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From "William A. Rowe, Jr." <>
Subject Re: svn commit: r218978 - in /httpd/httpd/trunk: CHANGES modules/proxy/mod_proxy_http.c
Date Tue, 19 Jul 2005 18:15:40 GMT
At 10:07 AM 7/19/2005, Joe Orton wrote:
>On Thu, Jul 14, 2005 at 07:43:35AM -0400, Jeff Trawick wrote:
>> I'm so confused while trying to draw the line between
>> alternate RFC-compliant philosophy

Roy spelled it out, it's not in the RFC but if there is -any- way
we can use C-L, let's do it.  The current 2.0.x code doesn't actually 
do that because it doesn't check to see if we can read all of the
body within our hardcoded limit, before electing a C-L or T-E method.

Everything else represents violations.

>> fixes for actual RFC violations

The currently applied backport patch 171205 by Jeff...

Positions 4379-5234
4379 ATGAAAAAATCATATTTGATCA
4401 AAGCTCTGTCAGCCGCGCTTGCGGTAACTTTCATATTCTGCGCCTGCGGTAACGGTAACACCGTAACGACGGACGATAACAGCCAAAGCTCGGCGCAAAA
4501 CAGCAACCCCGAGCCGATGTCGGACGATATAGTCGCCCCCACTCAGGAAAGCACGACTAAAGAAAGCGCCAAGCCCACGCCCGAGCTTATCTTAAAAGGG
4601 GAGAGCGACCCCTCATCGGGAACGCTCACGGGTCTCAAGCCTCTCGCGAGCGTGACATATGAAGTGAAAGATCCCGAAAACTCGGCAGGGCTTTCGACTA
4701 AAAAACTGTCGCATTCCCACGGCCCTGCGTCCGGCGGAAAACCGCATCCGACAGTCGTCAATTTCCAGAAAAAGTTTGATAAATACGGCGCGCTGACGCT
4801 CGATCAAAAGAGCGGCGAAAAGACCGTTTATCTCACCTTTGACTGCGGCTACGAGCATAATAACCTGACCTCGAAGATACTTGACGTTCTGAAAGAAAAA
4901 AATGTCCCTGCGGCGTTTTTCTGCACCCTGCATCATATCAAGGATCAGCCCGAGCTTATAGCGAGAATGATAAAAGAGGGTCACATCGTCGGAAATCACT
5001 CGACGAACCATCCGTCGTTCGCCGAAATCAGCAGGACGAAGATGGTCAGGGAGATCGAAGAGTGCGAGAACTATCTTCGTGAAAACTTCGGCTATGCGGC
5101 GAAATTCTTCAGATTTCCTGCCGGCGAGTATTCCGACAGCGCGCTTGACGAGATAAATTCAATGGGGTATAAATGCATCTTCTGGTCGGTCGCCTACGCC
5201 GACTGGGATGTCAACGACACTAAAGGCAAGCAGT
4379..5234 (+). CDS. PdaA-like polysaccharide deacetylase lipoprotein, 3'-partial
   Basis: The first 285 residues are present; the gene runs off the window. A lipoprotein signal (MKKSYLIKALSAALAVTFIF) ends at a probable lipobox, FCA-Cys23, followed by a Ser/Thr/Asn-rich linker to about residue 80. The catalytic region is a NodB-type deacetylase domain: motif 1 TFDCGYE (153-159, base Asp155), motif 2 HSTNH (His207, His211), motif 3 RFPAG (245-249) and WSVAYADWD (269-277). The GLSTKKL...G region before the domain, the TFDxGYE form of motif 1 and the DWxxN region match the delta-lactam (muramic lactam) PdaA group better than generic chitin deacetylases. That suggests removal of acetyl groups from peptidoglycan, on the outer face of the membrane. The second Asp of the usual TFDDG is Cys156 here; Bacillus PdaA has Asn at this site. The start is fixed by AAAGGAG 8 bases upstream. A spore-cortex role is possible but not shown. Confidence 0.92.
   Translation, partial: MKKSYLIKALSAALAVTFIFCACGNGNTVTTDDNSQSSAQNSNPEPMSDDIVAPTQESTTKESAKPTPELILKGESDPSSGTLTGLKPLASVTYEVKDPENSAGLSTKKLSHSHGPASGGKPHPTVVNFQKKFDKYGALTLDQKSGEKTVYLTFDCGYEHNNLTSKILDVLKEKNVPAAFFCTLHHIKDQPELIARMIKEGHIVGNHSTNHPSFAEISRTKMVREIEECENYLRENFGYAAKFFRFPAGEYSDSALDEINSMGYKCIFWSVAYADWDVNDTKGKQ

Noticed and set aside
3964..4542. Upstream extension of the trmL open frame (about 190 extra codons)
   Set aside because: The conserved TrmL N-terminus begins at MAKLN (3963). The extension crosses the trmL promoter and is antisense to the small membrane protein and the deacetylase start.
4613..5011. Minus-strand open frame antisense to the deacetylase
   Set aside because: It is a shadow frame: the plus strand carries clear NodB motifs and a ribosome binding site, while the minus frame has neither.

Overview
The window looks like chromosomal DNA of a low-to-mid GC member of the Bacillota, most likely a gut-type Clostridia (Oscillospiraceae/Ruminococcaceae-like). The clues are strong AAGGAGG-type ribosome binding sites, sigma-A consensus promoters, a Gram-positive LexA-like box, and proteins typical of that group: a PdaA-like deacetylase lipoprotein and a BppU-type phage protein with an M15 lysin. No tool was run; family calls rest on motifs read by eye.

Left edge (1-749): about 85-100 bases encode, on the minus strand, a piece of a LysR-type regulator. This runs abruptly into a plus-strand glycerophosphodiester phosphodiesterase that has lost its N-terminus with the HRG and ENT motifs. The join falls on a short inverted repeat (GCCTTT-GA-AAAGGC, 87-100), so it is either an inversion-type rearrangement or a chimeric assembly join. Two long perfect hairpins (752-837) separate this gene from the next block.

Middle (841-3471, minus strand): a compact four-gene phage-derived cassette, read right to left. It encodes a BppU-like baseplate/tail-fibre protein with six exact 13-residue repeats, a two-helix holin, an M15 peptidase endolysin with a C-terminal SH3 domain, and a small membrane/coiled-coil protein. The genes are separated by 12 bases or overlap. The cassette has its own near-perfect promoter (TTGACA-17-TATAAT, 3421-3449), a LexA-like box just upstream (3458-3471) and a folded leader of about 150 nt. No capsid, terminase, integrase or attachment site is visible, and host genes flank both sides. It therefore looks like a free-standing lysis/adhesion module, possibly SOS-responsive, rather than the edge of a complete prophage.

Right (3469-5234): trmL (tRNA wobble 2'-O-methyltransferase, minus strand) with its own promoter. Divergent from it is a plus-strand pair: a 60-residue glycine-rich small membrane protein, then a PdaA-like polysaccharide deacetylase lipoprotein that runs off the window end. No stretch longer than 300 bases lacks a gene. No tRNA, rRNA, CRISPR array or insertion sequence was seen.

still believes cl_zero, even with T-E.
  still drops the body altogether for empty bodies in the
    stream_chunked and spool_cl cases 
    (an empty body is still a body!)
  still looks for a C-L value before looking for T-E 
  ignored the fact that *any* T-E overrides C-L
  introduced proxy-sendunchangedcl, something that an administrator
    (as opposed to a developer) is unlikely to be certain of, and 
    then never tested that the C-L values don't mismatch.
  provided no protection against proto_input_filters changing the 
    body length

In other words, send_request_body is altogether bogus.  The problem
is exacerbated by the fact that send_request_body is out-of-line with
the rest of the header handling, making this harder code to review
than a single inline function to evaluate request headers+bodies.

>> fixes for security issues

Each RFC violation between proxy and origin server (or next hop)
becomes a cache poisioning/splitting/spoofing opportunity, I think
anyone who's read Watchfire groks that by now.

>> I think CHANGES should be crystal clear on what change has a security
>> implication.
>I am also confused and still trying to catch up and understand these 
>Bill, can you please describe *exactly* what security issues you see in